The first virtual workshop in the Art in Dialogue series was hosted by Lehigh University Art Galleries and Deirdre Murphy, an art, architecture and design professor, over Zoom on April 18. The workshop aimed to explore the connections between art and other subjects, and to also make art accessible to the Lehigh community and the public.
“It’s been an interesting challenge to shift programs that were meant to be in person to a digital format, but I think we’ve really been able to adapt well, working collaboratively with presenters from the art, architecture and design department,” said Stacie Brennan, curator of education for Lehigh University Art Galleries. “There have been some really wonderful presentations so far, highlighting the interdisciplinary work that our faculty are doing.”
During the workshop, Murphy talked about her experiences with the Hawk Mountain Bird Sanctuary, her interest in bird migration patterns and her process for doing artwork inspired by birds and the science surrounding them.
Murphy’s interest in migration formed when she started to get interested about the effects of climate change on birds. When she began to work with scientists, they allowed her to have access to their graphs and maps, which gave her deeper insight through research, she said.
She uses this research-based approach to create paintings, sculptures and other pieces that depict birds and their flight and migration patterns.
Jamie Dawson, the director of education at Hawk Mountain Sanctuary, led part of the workshop by educating those in attendance about birds of prey.
“I thought it was a super fun collaboration,” Dawson said. “We wanted to support Deirdre (Murphy) because she was a former artist in residence. She’s very talented. Her work is just amazing.”
Dawson also said she enjoyed hearing about how Murphy’s experiences at Hawk Mountain, the world’s first sanctuary for birds of prey, inspired and influenced her artwork.
“We are leaders in raptor conservation, science and education, locally and globally,” Dawson said.
Hawk Mountain offers a number of educational programs and art classes for children, as well as adults, which fit in well with the family-oriented Art in Dialogue workshop, Dawson said. She said she would like to encourage more members of the Lehigh community to take part in these types of events with their families.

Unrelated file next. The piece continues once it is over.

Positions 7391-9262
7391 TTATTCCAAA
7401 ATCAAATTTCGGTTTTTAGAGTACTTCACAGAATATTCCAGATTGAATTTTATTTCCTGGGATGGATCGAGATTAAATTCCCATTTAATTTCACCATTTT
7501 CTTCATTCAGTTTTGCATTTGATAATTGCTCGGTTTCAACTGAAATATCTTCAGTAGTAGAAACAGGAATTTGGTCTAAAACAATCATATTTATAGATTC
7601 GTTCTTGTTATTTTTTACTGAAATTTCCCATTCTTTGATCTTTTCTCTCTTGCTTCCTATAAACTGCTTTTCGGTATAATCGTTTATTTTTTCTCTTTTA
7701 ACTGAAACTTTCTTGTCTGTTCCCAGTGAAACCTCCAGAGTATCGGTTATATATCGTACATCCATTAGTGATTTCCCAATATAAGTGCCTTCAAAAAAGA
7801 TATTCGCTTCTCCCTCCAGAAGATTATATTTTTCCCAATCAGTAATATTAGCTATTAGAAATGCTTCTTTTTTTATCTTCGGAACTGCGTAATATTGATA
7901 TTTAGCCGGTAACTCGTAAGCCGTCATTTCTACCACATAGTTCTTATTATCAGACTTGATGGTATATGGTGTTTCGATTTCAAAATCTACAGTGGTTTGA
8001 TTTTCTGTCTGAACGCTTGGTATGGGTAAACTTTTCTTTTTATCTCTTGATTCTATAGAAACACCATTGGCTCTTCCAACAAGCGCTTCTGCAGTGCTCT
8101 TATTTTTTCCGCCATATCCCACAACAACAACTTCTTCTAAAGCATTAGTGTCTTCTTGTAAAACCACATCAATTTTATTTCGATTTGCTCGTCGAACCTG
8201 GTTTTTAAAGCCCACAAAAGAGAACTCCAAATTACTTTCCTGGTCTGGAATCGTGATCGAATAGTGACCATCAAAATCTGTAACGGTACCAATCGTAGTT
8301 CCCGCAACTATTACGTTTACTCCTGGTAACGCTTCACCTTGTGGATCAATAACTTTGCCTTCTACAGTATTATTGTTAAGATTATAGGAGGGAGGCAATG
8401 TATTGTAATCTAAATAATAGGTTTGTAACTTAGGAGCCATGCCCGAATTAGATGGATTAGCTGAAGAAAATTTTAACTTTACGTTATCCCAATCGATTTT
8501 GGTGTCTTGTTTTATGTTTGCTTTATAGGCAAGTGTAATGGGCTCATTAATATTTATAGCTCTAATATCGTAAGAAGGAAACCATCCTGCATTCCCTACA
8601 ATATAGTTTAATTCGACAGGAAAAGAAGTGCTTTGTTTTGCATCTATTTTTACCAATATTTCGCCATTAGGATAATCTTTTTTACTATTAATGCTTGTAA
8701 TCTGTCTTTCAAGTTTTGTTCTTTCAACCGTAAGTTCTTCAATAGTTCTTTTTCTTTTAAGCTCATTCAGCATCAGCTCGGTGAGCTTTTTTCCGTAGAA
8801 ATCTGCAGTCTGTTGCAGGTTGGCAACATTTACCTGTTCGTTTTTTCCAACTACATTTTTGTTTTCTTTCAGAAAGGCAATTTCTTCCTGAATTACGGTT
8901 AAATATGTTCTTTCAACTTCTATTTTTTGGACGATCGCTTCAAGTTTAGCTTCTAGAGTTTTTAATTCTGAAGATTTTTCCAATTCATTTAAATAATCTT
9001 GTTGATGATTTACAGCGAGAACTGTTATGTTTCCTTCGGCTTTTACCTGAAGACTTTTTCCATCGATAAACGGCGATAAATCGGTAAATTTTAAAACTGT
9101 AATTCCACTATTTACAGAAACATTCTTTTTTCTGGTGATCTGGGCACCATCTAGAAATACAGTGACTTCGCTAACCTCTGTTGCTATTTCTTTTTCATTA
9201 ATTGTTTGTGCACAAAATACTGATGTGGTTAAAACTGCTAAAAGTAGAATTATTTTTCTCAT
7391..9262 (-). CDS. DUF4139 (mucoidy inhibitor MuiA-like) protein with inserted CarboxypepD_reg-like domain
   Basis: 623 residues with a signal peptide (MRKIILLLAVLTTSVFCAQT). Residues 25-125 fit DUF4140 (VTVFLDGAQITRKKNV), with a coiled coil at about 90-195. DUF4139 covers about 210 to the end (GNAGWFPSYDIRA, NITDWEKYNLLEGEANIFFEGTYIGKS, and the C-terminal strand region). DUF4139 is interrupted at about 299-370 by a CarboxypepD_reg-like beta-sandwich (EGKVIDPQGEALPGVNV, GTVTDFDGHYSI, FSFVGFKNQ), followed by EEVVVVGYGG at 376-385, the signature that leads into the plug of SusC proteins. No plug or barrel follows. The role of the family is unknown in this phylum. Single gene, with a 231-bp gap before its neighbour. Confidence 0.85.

Murphy often leads art workshops and Make and Take events, but she said there have been technological barriers to holding them online. She and her two kids had to reorganize their kitchen to make room for filming and follow YouTube tutorials to perfect their camerawork, she said.
Murphy’s daughter assisted during the Zoom session by demonstrating how to make collages, while Murphy taught techniques for painting and drawing hawks. The goal was to introduce art techniques for various ability levels.
“I love to engage all ages and make artwork accessible,” Murphy said.
The finished art depicted hawks and the patterns they make as they fly.
Murphy said attendance for the Art in Dialogue series has remained high, despite the switch to online communication. Attendance has also been good for her classes in drawing, painting and printmaking.
The high attendance rates are due to the fact that art is an enjoyable creative outlet, which is increasingly important during quarantine, Murphy said.
Most attendees were Lehigh students. However, in the past year, more family-oriented programs have been offered, Brennan said.
“(Quarantine has) been an opportunity for us to engage a wider demographic of audience members, both from on campus and throughout the art community and the Lehigh Valley,” Brennan said.
The Art in Dialogue series will continue to grow and adapt throughout the coming months. LUAG is working on building its website as a resource for individuals and families in the community to engage in dialogue about art and culture, Brennan said.
While several upcoming Art in Dialogue events have been postponed or canceled due to coronavirus, “In The Belly Of The Architect,” led by Anthony Viscardi and Tim Higgins, is still scheduled for April 28.
More of Murphy’s work is found on her website.